Ascent of West Kill Mountain on 2016-09-09
|Other People:||Solo Ascent|
|Date:||Friday, September 9, 2016|
|Ascent Type:||Successful Summit Attained|
| Motorized Transport to Trailhead:||Car|
|Peak:||West Kill Mountain|
| Location:||USA-New York|
| Elevation:||3880 ft / 1182 m|
Ascent Trip ReportThunderstorms Thursday night and some fog, clouds and drizzle in the morning scared off most hikers; I was the first party on the mountain at just before 8 a.m. Unfortunately, this meant I had to break through all the spider webs stretched across the trail from the overnight. (Eventually, another solo hiker caught up to me and passed me, and unwittingly took over this responsibility.)
West Kill's red blazes begin at the junction with the blue-blazed Diamond Notch trail at the Diamond Notch (Buttermilk) Falls. The trail is steep and rocky from the outset. It's supposed to be the easiest mountain to climb on the infamous Devil's Path, but it's still a real huff-and-puff hike, and I had to stop to catch my breath more often than usual. At a few points along the trail, the grade levels off—but briefly—and as the hardwoods mix in with spruce and other conifers, you may think you are nearing the summit. The summit is much further along than you think—but impossible to miss, as you pass the gorgeous Buck Ridge Lookout less than a quarter mile before the true summit, which has a sign and a cairn.
We've had a hot summer, and it's still in the 80s and 90s in the first couple weeks of September. The recent rain was clearly welcome in these woods, and I saw a large variety of fungi and mushrooms greedily soaking it up. There is some foliage falling already at elevation. The trail was a little muddy and slippery, but this didn't become too much of an issue until the last mile or so of the hike, which required some scrambling up the Northern Catskills' typical stair-step topography and exposed ledges. You have to shimmy up boulders and use roots to pull up, and that was all pretty wet and slippery. Still completely manageable, though.
In the last mile and a half between the Rock Shelter and the summit, there were plentiful blackberry brambles with many ripe blackberries still on them. Some berries were still ripening, which was surprising so late in the season. Evidence of the presence of bears, in the form of fresh scat, was visible on the trail.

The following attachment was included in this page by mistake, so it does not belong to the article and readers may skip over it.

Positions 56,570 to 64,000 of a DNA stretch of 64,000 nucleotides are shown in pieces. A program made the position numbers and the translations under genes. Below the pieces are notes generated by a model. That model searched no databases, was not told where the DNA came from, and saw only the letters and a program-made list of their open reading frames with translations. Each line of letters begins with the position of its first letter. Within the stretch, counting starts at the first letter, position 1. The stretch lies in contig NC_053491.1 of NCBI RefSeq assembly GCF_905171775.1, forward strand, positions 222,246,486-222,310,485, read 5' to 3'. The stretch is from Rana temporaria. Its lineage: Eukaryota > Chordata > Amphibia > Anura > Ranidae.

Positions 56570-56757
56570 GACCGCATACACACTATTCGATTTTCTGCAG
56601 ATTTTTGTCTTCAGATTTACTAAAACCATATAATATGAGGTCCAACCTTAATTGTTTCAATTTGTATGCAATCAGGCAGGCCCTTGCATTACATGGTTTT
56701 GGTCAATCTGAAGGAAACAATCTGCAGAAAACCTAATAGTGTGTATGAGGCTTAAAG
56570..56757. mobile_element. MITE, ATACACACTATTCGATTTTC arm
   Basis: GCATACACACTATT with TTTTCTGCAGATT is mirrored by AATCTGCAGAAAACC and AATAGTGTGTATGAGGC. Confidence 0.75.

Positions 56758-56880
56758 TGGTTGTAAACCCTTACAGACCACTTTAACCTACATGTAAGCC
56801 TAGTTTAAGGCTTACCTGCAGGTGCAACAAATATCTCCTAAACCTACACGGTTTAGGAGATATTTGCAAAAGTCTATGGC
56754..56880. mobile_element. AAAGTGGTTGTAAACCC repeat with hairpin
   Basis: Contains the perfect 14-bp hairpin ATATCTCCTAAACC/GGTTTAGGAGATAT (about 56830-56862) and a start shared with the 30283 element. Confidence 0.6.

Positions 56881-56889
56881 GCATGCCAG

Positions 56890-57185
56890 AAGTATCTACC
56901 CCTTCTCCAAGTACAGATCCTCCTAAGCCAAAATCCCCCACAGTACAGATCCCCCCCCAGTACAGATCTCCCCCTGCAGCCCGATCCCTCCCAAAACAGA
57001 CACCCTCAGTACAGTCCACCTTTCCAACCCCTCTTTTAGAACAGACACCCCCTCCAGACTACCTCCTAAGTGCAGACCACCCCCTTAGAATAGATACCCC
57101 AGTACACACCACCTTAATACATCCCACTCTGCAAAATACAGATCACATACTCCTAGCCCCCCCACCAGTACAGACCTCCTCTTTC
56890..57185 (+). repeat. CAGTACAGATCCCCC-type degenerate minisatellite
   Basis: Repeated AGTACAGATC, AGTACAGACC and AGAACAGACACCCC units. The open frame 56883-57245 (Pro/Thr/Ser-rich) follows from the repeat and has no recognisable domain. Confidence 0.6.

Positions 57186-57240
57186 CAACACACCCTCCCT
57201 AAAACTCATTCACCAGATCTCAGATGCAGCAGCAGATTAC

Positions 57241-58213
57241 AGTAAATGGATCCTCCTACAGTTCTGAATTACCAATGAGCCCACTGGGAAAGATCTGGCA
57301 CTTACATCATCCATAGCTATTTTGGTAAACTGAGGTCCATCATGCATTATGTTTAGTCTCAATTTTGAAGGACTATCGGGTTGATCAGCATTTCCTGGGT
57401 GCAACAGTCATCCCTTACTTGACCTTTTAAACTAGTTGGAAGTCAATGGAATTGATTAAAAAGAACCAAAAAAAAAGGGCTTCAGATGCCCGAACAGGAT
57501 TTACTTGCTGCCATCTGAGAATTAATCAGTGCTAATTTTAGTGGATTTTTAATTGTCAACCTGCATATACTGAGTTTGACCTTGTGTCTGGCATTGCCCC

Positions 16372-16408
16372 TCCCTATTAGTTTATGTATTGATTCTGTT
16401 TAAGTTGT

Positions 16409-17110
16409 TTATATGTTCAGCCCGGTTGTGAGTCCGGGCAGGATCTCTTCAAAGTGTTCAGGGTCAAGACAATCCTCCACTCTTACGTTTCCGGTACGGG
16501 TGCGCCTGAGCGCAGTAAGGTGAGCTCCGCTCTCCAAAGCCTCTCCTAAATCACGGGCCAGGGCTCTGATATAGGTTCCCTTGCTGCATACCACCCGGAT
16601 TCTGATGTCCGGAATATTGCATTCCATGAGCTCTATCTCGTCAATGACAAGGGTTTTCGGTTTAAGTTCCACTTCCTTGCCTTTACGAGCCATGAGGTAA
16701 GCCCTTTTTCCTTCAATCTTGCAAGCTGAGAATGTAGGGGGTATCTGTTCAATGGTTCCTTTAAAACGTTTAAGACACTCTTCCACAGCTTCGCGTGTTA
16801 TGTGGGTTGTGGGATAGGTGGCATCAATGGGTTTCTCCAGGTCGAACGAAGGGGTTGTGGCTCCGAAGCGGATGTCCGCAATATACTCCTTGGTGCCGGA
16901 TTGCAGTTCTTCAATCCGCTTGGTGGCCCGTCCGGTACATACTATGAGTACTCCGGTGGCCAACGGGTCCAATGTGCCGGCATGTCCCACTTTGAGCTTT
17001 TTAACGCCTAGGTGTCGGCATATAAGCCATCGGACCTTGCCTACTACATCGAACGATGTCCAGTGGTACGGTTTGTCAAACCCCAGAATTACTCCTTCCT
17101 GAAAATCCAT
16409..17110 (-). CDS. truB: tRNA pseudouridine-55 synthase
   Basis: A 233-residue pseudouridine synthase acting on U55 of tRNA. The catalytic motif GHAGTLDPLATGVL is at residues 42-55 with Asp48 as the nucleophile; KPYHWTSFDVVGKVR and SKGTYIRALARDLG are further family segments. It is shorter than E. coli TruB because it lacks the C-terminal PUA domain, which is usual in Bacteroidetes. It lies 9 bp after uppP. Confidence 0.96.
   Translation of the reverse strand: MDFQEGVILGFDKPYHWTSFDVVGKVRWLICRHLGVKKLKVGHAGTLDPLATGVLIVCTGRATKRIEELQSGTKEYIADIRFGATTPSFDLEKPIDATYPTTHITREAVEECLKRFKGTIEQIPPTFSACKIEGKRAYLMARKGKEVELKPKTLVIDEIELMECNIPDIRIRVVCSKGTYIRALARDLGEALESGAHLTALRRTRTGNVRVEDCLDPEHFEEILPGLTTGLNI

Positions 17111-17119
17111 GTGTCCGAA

I hit the summit at 11 a.m. Buck Ridge Lookout and the summit were a nice spot to lunch, but there has been some vandalism. A well-used fire ring had been constructed in the middle of the trail between the lookout and summit, which I dismantled. A new view was cut a few feet away from the illegal fire ring, and someone had left a used feminine hygiene product on the trail (that unfortunately remains). Despite the relative difficulty of this climb, it's clear there is some still traffic from those who are not familiar with (or don't care about) the importance of Leave No Trace.
Descent was made somewhat difficult by the slippery and muddy trail, but it was still a beautiful day for a hike, which I capped off with a dip in the falls before heading back to my car at the Spruceton Road trailhead.
Part of the gorgeous vista viewable from the Buck Ridge Lookout. The Burroughs Range are the furthest mountains visible, toward the left edge. (2016-09-09). Photo by Melissa Hoffmann.
Click here for larger-size photo.
|Summary Total Data|
| Total Elevation Gain:||1786 ft / 544 m|
| Quality:||10 (on a subjective 1-10 scale)|
| Route Conditions:||Maintained Trail, Scramble|
| Weather:||Pleasant, Calm, Partly Cloudy|
Cool in morning with fog, humid all day, hot in the afternoon
| Gain on way in:||1786 ft / 544 m|
| Route:||From Spruceton Road trailhead|
| Start Trailhead:||2094 ft / 638 m|
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